Prayer for Liverpool
As we went into the first lock down in March my husband Mark was receiving chemotherapy treatment following Oesophageal cancer surgery. He was placed on the clinically vulnerable list and, as I was his designated carer, we both began to shield together. We had weekly shopping slots from supermarkets and were fortunate to be supported by neighbours, family and friends who helped us get additional supplies. As cathedral clergy we were all working online and all services went online as well I was able to contribute to worship and meetings in the same way as all my colleagues.
As the lockdown eased the rest of the clergy returned to worship in the cathedral - though we also continued to record services for those of us who couldn’t attend church in person. However, Mark remained vulnerable so, like so many others we decided to should continue to shield. I have been very fortunate that my colleagues have supported me in this decision and that I have been able to continue to work profitably from home and made a contribution to cathedral life in other ways not least through the governance work of Micah.
Even though I live next door I still have not set foot inside the cathedral since the beginning of March. Like so many of you I haven’t heard the choir sing live, or received the Eucharist; I haven’t prayed physically with anyone except Mark and I have not walked into the glorious space and looked up and out at the High Altar from the Well or sat in the beautiful silence in the Lady Chapel.
There is a palpable sense of loss in my public ministry as I enact my priestly calling in what is almost a monastic cell like way – privately and silently. And there has also been immense blessing and clarity in this time: I have had a pull on my heart to pray in a new way, to share thanks and encounter God in such a way as I am finding more joy in silence than I have ever done before. These are hard times but they are still filled with so much good.
A few weeks ago Mark received some very hard news: sadly the cancer that he had hoped had been cured with the operation he had late December 2019 has returned. The cancer has metastasised in his spine and there is no more curative treatment available. Last week he had some radiotherapy which will help with his pain and he is now on strong pain medication. There is some hope that if he is able to get stronger he will be able to receive chemotherapy but sadly the prognosis is not good. This also means that like so many of you we will now need to continue to be extremely careful over the winter and he will need to shield of the foreseeable future.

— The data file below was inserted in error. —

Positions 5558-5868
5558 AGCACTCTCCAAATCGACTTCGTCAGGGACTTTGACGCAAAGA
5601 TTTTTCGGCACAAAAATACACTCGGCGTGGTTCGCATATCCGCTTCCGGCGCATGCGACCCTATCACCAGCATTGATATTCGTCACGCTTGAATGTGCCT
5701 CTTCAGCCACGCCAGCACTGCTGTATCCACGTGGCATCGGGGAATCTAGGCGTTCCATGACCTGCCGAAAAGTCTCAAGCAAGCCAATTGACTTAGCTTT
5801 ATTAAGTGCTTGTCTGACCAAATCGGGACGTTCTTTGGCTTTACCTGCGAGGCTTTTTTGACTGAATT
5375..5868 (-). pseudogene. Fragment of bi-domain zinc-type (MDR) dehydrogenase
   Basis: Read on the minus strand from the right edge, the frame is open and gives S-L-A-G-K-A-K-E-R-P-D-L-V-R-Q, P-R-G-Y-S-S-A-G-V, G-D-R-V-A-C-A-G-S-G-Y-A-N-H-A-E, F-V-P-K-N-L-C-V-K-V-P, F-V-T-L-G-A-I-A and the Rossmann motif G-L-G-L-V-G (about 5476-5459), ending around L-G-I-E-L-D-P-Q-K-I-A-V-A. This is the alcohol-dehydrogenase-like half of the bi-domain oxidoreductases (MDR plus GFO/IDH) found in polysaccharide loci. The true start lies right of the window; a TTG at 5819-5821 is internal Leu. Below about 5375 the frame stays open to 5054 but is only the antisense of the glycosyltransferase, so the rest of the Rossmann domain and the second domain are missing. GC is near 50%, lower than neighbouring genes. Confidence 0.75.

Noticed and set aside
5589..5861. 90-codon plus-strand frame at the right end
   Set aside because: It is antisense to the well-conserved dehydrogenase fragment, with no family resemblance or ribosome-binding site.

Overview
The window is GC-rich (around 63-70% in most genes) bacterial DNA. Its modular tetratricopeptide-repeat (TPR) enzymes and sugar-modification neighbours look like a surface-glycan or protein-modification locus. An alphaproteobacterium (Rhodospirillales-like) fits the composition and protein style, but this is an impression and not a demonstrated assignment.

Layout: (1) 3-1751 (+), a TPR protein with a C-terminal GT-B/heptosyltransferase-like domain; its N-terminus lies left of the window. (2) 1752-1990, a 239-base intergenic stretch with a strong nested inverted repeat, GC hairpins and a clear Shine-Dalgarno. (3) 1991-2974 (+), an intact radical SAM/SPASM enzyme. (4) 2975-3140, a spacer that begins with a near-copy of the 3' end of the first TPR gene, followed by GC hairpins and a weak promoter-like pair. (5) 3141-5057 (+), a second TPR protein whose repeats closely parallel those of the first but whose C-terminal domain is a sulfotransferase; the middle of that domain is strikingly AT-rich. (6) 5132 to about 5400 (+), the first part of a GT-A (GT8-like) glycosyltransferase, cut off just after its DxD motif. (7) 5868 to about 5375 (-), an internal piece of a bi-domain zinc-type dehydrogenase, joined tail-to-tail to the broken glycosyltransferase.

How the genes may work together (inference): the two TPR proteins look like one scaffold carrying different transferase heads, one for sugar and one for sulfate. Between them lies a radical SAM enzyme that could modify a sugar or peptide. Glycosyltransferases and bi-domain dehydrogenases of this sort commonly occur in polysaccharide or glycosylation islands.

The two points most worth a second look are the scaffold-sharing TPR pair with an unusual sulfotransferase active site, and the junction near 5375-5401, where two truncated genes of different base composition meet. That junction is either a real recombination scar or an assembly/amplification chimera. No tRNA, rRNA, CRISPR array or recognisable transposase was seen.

Many of you will appreciate that being in the house in covid-time can be very hard. For Mark (indeed both of us) and not being able to spend time with children and grandchildren (other than occasional drive-by they make) is just not enough. But, it really has to be enough and we are grateful for that! And I pray my sermon last week (https://www.youtube.com/watch?v=TKCVyiFlFSs) expressed something of the extra-ordinary gift of having enough and using this gift as wisely as possible to create abundance and hope.
Anyway, this is a sad time for us, but it is the time we have and we are grateful for every moment. I know I don’t need to ask this because you will be – but, please do pray for Mark and the family as we digest this news and make the most of the earthly time ahead.
I have no idea when I will be able to return into public in person ministry or when I will step back inside the cathedral. Hope of a vaccine or a much reduced R-rate will make all the difference. But, for now this is what is happening and I know I am not alone. So many of you are sharing similar experiences and, even if you are more able to be out in public, for all of us life has changed so much in covid-time. I am now working 4 days a week – taking furlough for the remaining working week. I will keep you posted about how things are going and meantime you will still see me popping up in on-line services and events. I pray that you will find peace in these strange times and will be richly blessed even in the concern and shifting patterns of these covid-times. Please do keep safe and take care of yourselves and each other. Go gently dear friends.
Much love and blessings - Canon Ellen
While you're here:
Why not prepare for next Sunday's worship? Our preparation sheet for adults and for children can be accessed by clicking on the Resources tab of this website: https://www.prayerforliverpool.org/prayer-resources.html.
supporting you during these uncertain times
Liverpool Cathedral is a place of encounter. Built by the people, for the people, to the Glory of God
Prayer for Liverpool
brought to you from Liverpool Cathedral
St James Mount
Liverpool Cathedral is a place of encounter.
Built by the people, for the people, to the Glory of God